8. Re-Assert knowledge - Kia Māori ngā mātauranga

This section on re-asserting knowledge continues our journey of exploring the lens or mirror we bring to our research work to help ensure that we are on a good pathway. By finding out something through our Kaupapa Māori research work we are adding to the pool of knowledge about it means to be Māori. The reassertion of this knowledge, this mātauranga, is about us being able to stand our ground and be strong in what we know. In this section we again look first at the definitions of these terms before describing more of what they mean for Kaupapa Maori researchers.


Assert is defined by Dictionary.com in three ways: '1. to state with assurance, confidence, or force; state strongly or positively; affirm; aver. 2. to maintain or defend (claims, rights, etc.). 3. to state as having existence; affirm; postulate'.

Reassert is to assert again. It is defined by the Oxford Learner's Dictionary as '1. to make other people recognize again your right or authority to do something, after a period when this has been in doubt. 2. to start to have an effect again, after a period of not having any effect. 3. to state again, clearly and firmly, that something is true'.


There is a saying that 'knowledge is power'. Another way of looking at this is that those in power are able to decide whose knowledge counts. The language of paradigms can help unpackage the philosophical assumption behind a claim that one nation's knowledge is more valid and legitimate than other nations' knowledge.

How do we come to have knowledge? How do we know we know something? These are the questions Shawn Wilson (2008) asks when he's defining epistemology. He writes that "epistemology is the study of the nature of thinking or knowing" (p. 33). Donna Mertens and Amy Wilson (2012, p. 170) write that epistemology

'...is constructed within the context of power and privilege with consequences attached to which version of knowledge is given privilege."

This is why Indigenous peoples "constantly collide with dominant views while we're attempting to transform our lives on a larger scale than our own localized circumstances" (Smith, 1999, p. 39), and why the recovery of our own epistemologies is an essential foundation for the achievement of transformation and decolonisation. This recovery of our own epistemology should be a collaborative endeavour between researchers and communities as it is the lived realities of communities that will best inform knowledge. The whole approach within this Kaupapa Māori research guide has been about mentorship, consultation, collaboration and joint sense making.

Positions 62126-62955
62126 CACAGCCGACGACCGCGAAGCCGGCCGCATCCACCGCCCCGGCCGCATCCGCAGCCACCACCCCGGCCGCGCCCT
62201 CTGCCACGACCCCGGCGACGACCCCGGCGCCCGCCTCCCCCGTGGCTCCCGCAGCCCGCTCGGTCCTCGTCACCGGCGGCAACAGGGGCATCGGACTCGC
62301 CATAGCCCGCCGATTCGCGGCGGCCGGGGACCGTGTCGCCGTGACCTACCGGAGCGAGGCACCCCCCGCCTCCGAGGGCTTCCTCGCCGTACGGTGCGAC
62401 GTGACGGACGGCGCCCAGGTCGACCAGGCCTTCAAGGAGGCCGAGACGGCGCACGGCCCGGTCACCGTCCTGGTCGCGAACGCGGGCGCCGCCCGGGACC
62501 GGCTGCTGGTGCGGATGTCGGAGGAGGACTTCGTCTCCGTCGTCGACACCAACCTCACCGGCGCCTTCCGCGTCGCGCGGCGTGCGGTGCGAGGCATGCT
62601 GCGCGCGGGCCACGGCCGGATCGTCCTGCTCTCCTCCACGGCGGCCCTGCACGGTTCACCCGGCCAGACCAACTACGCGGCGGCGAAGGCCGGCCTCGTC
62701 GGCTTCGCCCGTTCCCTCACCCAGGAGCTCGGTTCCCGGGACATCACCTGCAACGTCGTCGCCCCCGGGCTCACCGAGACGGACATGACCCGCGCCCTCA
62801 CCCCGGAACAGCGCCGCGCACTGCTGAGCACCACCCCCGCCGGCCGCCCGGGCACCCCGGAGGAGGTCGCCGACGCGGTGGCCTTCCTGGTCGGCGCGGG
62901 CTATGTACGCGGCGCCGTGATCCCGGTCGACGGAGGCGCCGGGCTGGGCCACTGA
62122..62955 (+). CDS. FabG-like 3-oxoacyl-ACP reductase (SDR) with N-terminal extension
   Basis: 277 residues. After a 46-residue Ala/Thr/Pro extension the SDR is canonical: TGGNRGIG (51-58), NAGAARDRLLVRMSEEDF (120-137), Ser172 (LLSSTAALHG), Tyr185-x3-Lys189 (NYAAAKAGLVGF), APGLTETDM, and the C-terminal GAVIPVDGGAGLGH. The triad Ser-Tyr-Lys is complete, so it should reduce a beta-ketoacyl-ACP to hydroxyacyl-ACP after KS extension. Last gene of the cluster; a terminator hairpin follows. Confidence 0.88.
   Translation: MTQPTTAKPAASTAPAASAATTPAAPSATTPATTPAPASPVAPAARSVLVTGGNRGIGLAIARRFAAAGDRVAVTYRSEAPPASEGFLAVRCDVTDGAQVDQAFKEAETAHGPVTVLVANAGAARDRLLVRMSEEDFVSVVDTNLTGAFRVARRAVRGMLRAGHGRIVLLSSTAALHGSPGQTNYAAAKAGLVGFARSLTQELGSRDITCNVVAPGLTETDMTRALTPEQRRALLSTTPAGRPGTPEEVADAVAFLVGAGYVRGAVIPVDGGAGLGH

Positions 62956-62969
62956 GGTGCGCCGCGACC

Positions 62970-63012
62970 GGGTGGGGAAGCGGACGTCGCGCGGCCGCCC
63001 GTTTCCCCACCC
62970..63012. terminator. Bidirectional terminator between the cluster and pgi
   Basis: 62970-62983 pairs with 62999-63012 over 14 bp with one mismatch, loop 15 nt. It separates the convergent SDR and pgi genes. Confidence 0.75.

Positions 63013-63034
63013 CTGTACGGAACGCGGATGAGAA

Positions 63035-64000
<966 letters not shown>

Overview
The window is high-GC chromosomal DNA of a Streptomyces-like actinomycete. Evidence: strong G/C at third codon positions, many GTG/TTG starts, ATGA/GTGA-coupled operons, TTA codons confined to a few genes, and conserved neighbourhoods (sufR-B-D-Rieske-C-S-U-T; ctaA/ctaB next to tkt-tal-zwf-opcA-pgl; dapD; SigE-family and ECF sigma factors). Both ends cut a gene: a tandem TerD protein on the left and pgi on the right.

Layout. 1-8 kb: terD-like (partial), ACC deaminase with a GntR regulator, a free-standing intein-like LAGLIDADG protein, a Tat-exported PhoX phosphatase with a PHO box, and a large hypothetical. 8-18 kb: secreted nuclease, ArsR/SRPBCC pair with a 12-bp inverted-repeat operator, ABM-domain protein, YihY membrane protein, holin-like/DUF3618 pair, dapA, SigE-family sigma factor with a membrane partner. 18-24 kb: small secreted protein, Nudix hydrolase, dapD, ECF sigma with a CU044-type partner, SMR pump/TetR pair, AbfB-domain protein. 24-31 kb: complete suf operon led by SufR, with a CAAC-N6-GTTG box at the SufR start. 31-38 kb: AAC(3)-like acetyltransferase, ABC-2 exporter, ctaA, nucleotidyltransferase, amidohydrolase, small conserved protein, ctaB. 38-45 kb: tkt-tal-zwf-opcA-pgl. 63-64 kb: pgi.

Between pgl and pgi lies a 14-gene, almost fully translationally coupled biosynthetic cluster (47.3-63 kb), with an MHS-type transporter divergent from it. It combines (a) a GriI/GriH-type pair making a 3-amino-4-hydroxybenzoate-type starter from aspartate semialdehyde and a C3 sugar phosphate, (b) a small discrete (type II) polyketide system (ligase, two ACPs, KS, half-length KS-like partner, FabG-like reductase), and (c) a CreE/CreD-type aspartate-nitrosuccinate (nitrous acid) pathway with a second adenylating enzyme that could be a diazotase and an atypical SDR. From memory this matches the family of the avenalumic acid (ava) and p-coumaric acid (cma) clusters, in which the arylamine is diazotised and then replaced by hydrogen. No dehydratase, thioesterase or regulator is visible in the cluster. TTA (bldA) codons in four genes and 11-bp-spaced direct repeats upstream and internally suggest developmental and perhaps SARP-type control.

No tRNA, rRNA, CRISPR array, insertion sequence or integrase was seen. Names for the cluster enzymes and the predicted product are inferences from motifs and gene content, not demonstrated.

The twofold knowledge task of Kaupapa Māori research is "struggling to make sense of our own world while also attempting to transform what counts as important in the world of the powerful" (Smith, 1999, p. 39). We are therefore gazing inwards, often as members of our own communities, and outwards, as citizens of this country. In doing so we are re-asserting knowledge - allowing others to recognise it again and enabling it to have an effect again. We cannot, and should not, tackle this task alone as it is the voices and input of others that will guide and support us as well as ensuring that what we do is true and right.

We also cannot be insular - or solely 'Māori' - in our re-assertion of the knowledge that comes from the research we do.

'Decolonization, however, does not mean and has not meant a total rejection of all theory or research or Western knowledge. Rather, it is about centring our concerns and world views and then coming to know and understand theory and research from our own perspectives for our own purposes" (Smith, 1999, p. 39).

We need to know how this knowledge connects with the Māori world as well as with the wider society in Aotearoa New Zealand. We need the re-assertion of Māori knowledge that speaks to our needs, informs our prioritising, and feeds our dreams and aspirations.

Our task is therefore to find advocates for mātauranga Māori - Māori knowledge - within all walks of life. In this way many voices can be brought to bear to change the versions of Māori 'realities' that are privileged, to challenge versions of 'non-Māori' realities that maintain Māori marginalisation, to gain new knowledge that can fuel Māori innovation and development, and to speak new discourses about the knowledges (Māori and tauiwi/non-Māori) that need to inform the future of this country.


Mertens, D. M., & Wilson, A. T. (2012). Program evaluation theory and practice. A comprehensive guide. New York: The Guilford Press.Smith, L. T. (1999). Decolonizing methodologies: Research and indigenous peoples.New York & Dunedin: Zed Books & Otago University Press. Also see the 2012 second edition of this book.Wilson, S. (2008). Research is ceremony. Indigenous research methods. Black Point, Nova Scotia, Canada: Fernwood Publishing.

Linking to Other Pages

7. Re-Claim knowing - Kia mau ki ngā mohiotanga

9. Re-Member people - Kia maumahara ngā tangata


From: Cram, F. (2013). He Rangahau Kaupapa Māori: A guide to undertaking a Kaupapa Māori research project. Auckland: Katoa Ltd. Available from www.katoa.net.nz.